↓ Skip to main content

Viewing alcohol warning advertising reduces urges to drink in young adults: an online experiment

Overview of attention for article published in BMC Public Health, July 2016
Altmetric Badge

About this Attention Score

  • In the top 5% of all research outputs scored by Altmetric
  • High Attention Score compared to outputs of the same age (95th percentile)

Mentioned by

news
1 news outlet
policy
1 policy source
twitter
48 tweeters
facebook
2 Facebook pages

Citations

dimensions_citation
14 Dimensions

Readers on

mendeley
69 Mendeley
citeulike
1 CiteULike
You are seeing a free-to-access but limited selection of the activity Altmetric has collected about this research output. Click here to find out more.
Title
Viewing alcohol warning advertising reduces urges to drink in young adults: an online experiment
Published in
BMC Public Health, July 2016
DOI 10.1186/s12889-016-3192-9
Pubmed ID
Authors

Kaidy Stautz, Theresa M Marteau

Abstract

Tobacco counter-advertising is effective at promoting smoking cessation. Few studies have evaluated the impact of alcohol warning advertising on alcohol consumption and possible mechanisms of effect. This pilot study aimed to assess whether alcohol warning advertising is effective in reducing urges to drink alcohol, if emotional responses to advertising explain any such effect or perceived effectiveness, and whether effects differ among heavier drinkers. One hundred fifty-two young adult (aged 18-25) alcohol users completed an online experiment in which they were randomly assigned to view one of three sets of six advertisements: (i) alcohol warning; (ii) alcohol promoting; or (iii) advertisements for non-alcohol products. Urges to drink alcohol were self-reported post-exposure. Affective responses (pleasure and arousal) to each advertisement and perceived effectiveness of each advertisement were recorded. Typical level of alcohol consumption was measured as a potential effect modifier. Participants exposed to alcohol warning advertisements reported significantly lower urges to drink alcohol than those who viewed either alcohol promoting or non-alcohol advertisements. This effect was fully mediated by negative affective responses (displeasure) to the alcohol warning advertisements. Perceived effectiveness of alcohol warning advertisements was associated with high arousal responses. Impact of the advertisements was unaffected by typical level of alcohol consumption, although the study was not powered to detect anything other than large effects. In line with findings from the tobacco literature, alcohol warning advertisements that elicit negative affect reduce urges to drink alcohol. Their impact upon actual consumption awaits investigation.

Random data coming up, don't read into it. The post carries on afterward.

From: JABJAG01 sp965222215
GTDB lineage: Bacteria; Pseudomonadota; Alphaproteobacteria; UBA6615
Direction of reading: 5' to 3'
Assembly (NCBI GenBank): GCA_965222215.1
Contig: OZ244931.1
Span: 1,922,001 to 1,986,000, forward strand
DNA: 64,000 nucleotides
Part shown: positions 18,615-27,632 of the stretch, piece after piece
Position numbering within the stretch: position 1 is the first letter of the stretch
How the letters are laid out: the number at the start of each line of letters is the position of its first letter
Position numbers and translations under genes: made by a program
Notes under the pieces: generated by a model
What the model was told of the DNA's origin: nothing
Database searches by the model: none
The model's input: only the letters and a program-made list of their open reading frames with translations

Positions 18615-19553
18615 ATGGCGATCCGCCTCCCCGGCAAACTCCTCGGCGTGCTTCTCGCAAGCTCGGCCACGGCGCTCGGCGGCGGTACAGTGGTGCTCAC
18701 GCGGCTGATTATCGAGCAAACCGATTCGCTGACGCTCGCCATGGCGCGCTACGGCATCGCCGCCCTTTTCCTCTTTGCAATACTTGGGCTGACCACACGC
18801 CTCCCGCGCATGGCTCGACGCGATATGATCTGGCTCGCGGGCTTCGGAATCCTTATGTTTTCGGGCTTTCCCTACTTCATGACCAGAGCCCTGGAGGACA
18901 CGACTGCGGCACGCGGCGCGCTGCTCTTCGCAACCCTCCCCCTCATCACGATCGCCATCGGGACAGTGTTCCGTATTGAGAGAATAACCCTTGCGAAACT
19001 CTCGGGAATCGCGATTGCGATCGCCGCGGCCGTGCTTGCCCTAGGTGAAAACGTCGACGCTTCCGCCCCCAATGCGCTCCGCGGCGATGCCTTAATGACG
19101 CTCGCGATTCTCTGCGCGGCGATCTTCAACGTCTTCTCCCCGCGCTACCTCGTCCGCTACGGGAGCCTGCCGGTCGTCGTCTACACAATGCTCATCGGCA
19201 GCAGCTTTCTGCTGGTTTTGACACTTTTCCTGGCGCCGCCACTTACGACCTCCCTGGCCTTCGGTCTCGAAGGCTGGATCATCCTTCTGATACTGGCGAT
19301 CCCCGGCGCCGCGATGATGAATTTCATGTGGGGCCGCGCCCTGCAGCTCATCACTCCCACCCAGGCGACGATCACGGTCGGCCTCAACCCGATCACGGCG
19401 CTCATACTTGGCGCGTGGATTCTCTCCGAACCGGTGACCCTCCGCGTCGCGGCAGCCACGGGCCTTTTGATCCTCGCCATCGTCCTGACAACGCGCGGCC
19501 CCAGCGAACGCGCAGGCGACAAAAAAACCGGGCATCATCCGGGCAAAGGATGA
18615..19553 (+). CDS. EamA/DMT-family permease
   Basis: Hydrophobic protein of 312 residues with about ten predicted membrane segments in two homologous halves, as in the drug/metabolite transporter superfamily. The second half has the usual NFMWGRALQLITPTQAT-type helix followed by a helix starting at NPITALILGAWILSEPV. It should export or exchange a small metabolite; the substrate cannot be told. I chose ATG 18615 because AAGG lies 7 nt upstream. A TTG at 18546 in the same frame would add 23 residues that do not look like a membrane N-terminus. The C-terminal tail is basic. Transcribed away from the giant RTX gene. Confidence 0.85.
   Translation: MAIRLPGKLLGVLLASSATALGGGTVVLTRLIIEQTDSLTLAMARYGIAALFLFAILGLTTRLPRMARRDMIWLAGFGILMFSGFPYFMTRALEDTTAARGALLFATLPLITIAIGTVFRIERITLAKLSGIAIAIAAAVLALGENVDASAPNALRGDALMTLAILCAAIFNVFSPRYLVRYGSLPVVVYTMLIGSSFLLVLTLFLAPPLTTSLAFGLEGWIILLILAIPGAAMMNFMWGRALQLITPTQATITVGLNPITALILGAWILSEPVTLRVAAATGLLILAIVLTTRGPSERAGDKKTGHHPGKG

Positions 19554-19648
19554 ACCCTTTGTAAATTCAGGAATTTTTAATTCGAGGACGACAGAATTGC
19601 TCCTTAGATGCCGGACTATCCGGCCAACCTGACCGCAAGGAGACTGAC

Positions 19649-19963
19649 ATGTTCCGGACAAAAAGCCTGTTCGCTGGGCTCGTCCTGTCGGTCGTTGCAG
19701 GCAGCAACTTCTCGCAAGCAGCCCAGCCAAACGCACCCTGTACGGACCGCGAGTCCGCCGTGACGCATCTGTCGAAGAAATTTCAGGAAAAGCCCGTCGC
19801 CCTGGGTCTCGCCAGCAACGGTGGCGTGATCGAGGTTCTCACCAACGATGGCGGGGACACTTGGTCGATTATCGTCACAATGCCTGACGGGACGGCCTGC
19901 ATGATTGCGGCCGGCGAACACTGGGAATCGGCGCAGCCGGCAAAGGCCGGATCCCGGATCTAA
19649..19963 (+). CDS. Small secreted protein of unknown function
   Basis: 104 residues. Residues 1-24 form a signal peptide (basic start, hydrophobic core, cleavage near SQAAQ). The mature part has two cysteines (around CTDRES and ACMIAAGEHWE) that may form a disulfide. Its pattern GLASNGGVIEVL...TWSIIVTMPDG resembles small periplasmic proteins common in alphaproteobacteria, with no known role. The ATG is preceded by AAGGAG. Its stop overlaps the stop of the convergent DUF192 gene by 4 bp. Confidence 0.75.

Twitter Demographics

The data shown below were collected from the profiles of 48 tweeters who shared this research output. Click here to find out more about how the information was compiled.

Mendeley readers

The data shown below were compiled from readership statistics for 69 Mendeley readers of this research output. Click here to see the associated Mendeley record.

Geographical breakdown

Country Count As %
United Kingdom 1 1%
Unknown 68 99%

Demographic breakdown

Readers by professional status Count As %
Student > Ph. D. Student 27 39%
Unspecified 13 19%
Researcher 11 16%
Student > Master 4 6%
Student > Doctoral Student 4 6%
Other 10 14%
Readers by discipline Count As %
Unspecified 34 49%
Psychology 11 16%
Medicine and Dentistry 9 13%
Business, Management and Accounting 5 7%
Social Sciences 3 4%
Other 7 10%

Attention Score in Context

This research output has an Altmetric Attention Score of 47. This is our high-level measure of the quality and quantity of online attention that it has received. This Attention Score, as well as the ranking and number of research outputs shown below, was calculated when the research output was last mentioned on 01 September 2019.
All research outputs
#377,668
of 13,641,498 outputs
Outputs from BMC Public Health
#332
of 9,390 outputs
Outputs of similar age
#12,210
of 258,991 outputs
Outputs of similar age from BMC Public Health
#1
of 2 outputs
Altmetric has tracked 13,641,498 research outputs across all sources so far. Compared to these this one has done particularly well and is in the 97th percentile: it's in the top 5% of all research outputs ever tracked by Altmetric.
So far Altmetric has tracked 9,390 research outputs from this source. They typically receive a lot more attention than average, with a mean Attention Score of 11.1. This one has done particularly well, scoring higher than 96% of its peers.
Older research outputs will score higher simply because they've had more time to accumulate mentions. To account for age we can compare this Altmetric Attention Score to the 258,991 tracked outputs that were published within six weeks on either side of this one in any source. This one has done particularly well, scoring higher than 95% of its contemporaries.
We're also able to compare this research output to 2 others from the same source and published within six weeks on either side of this one. This one has scored higher than all of them